The tension between bureaucratic and democratic values has characterized significant debates in the field of public administration. In this article, we ask, does public managers' confidence in their organizational administrative capacity affect citizen participation? Using managerial confidence in organizational response capacity (ORC) during crises as a vehicle to investigate the tension between democratic and administrative values, we examine whether an administration-centric approach to management influences citizen participation. We posit that higher levels of managerial confidence in organizational administrative capacity can lessen the pressure from political stakeholders which, in turn, might allow managers the autonomy to isolate themselves from the general public. The empirical analysis uses a structural equation model (SEM) to examine survey data from senior managers in 500 US cities. We find that managerial confidence in ORC reduces citizen participation, but only indirectly through diminishing influence from other governmental actors or by allowing managers to win the trust of political principals.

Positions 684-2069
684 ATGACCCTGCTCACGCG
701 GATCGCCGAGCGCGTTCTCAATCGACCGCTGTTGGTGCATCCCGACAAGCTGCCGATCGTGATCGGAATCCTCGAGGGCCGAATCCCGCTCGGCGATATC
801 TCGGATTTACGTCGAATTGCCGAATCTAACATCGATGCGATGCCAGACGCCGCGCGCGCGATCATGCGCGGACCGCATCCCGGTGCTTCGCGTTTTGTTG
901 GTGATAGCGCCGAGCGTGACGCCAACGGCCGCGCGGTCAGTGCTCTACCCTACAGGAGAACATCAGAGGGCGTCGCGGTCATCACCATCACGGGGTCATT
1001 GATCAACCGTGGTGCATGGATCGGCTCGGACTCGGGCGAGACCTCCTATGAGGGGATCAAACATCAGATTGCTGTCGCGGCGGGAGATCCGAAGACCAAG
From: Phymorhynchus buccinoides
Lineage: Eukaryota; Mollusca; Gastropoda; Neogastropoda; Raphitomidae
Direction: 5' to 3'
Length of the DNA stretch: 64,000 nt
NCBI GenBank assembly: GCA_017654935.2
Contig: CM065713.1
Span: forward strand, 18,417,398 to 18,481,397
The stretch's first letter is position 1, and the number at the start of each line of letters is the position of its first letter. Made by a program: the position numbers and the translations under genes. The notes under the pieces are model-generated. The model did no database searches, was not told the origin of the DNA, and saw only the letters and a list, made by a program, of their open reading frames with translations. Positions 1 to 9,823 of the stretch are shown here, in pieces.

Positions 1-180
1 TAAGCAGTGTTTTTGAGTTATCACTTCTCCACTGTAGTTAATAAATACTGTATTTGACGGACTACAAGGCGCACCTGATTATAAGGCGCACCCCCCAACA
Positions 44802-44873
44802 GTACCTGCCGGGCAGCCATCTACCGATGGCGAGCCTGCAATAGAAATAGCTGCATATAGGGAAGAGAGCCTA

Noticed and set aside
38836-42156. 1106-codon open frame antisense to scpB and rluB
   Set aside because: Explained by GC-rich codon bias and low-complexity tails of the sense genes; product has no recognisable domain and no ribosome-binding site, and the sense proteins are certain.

ASJC Scopus subject areas
- Sociology and Political Science
- Public Administration